Passion (Brian de Palma - France/Germany) 100 minutes
You wonder what went through the minds of French critics when they learned that Brian de Palma — a man who can really do no wrong in their eyes — was remaking a film, Crime d’amour, by a French director they didn’t care too much for (Alain Corneau). There probably was no befuddlement in reality, as de Palma is the master-magpie of cinema, a man who can recycle and re-appropriate practically anything in the process of putting a film together (not to mention, a man who has a few remakes to his name). It also helped that Crime d’amour, which came out in 2010, shortly after Corneau’s death from cancer, is itself a reworking of Fritz Lang’s last American film Beyond a Reasonable Doubt.
So the intertextual refractions are given a further delicious twist. But if there is any reflexiveness going on here it is turned towards de Palma’s own work. If anything, Passion resembles nothing so much as a Brian de Palma film — his name runs though it as if it were a stick of seaside rock; its title has an air of déjà-vu about it, it is filmed and edited in such a way that it might be slipped in between Dressed to Kill and Body Double in the de Palma oeuvre and few casual viewers would be any the wiser. And the music — well, it is so indelibly de Palma, you are reminded that so many of his films, both good and bad, are bolstered, even held together, by the music.
The scenario is quintessentially de Palma too: Rachel McAdams plays Christine, a vampish power-dressing advertising executive who uses her creative underling, Isabelle (Noomi Rapace) to her advantage to land a juicy account and further her career. She also encourages Isabelle into a relationship with her lover Dirk (Paul Anderson — with a 1990s footballer’s haircut and facial hair the same shade as his face). Of course, this being a de Palma film, nothing is as it seems; Rapace initially looks like the perfect patsy but she is well able for Christine and returns fire with her own chicanery. Rapace is particularly good, her edgy, borderline-unhinged presence a seamless fit for a de Palma film. So much that you feel like she has been in one or two before (you also imagine that Mr de Palma was following Lisbeth Salander’s onscreen progress with great interest).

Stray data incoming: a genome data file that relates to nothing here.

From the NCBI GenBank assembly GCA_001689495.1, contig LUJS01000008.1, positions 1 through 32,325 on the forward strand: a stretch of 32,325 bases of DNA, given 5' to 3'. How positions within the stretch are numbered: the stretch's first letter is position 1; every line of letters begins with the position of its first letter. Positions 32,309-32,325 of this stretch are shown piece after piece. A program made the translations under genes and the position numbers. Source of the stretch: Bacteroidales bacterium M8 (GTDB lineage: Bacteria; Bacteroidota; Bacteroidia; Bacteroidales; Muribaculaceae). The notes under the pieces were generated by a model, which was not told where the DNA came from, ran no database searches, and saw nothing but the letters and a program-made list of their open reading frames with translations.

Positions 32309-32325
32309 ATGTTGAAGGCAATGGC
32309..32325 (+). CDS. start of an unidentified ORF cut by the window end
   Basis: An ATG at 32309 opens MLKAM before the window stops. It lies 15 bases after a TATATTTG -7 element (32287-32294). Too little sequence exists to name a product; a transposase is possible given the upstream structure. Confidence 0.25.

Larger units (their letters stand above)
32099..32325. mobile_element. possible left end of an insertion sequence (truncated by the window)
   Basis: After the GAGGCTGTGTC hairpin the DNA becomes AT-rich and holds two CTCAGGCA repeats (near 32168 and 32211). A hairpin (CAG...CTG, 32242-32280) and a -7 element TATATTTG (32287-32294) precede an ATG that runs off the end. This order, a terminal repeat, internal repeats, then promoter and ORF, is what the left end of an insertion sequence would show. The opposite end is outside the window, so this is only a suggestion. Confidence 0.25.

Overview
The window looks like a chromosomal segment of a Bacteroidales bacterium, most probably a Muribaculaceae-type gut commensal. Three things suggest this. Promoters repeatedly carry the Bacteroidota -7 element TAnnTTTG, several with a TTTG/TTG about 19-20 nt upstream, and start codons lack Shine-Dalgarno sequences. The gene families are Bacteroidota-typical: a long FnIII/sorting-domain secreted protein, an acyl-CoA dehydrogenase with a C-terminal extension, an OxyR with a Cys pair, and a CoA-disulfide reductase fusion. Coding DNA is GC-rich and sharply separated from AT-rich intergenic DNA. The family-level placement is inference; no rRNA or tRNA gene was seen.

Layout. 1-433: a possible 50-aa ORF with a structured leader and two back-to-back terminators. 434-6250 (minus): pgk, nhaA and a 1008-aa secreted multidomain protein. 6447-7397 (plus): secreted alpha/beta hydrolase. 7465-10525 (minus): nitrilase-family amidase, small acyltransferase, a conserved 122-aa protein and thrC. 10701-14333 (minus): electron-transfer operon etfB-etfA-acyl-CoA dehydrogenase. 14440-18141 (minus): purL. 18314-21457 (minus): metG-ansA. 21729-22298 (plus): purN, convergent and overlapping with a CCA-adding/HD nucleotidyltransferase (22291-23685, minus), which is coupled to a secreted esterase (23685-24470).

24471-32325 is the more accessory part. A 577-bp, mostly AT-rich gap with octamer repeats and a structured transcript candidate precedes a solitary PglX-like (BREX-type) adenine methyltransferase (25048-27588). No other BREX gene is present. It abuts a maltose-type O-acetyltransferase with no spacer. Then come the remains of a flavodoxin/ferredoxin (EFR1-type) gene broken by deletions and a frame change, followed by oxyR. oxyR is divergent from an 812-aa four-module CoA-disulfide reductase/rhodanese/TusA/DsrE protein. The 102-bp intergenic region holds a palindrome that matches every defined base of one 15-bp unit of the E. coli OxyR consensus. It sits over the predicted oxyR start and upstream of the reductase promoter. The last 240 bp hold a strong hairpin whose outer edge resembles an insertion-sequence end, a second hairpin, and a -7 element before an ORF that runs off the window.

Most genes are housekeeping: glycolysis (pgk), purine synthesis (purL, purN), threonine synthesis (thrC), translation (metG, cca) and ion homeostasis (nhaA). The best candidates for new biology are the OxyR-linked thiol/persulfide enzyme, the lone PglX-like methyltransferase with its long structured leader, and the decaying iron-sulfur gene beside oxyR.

Passion is, in many of its details, a cheap piece of tat: the acting is as stilted as in most of the man’s films and the production values look like de Palma is either seriously slumming or spent all his budget on the two leading ladies. But it works very well, and the French die-hard auteurist cleaving to de Palma, even when he produces such rubbish as Mission to Mars and Redacted, makes sense when you consider that his own films often only make sense in the context of his career as a whole. There are glimmers of recognisable images and tropes strewn throughout the film and Passion has an eerily Hitchcockian air of a dream you have already had. De Palma’s detractors have always used his promiscuous appropriation of the Master of Suspense as a stick to beat him with. People who don’t like de Palma will find little to dissuade them here, but, even as the film veers perilously close to self-parody, it is wonderfully entertaining, and despite it being a remake of a remake, could only have been made by Brian de Palma.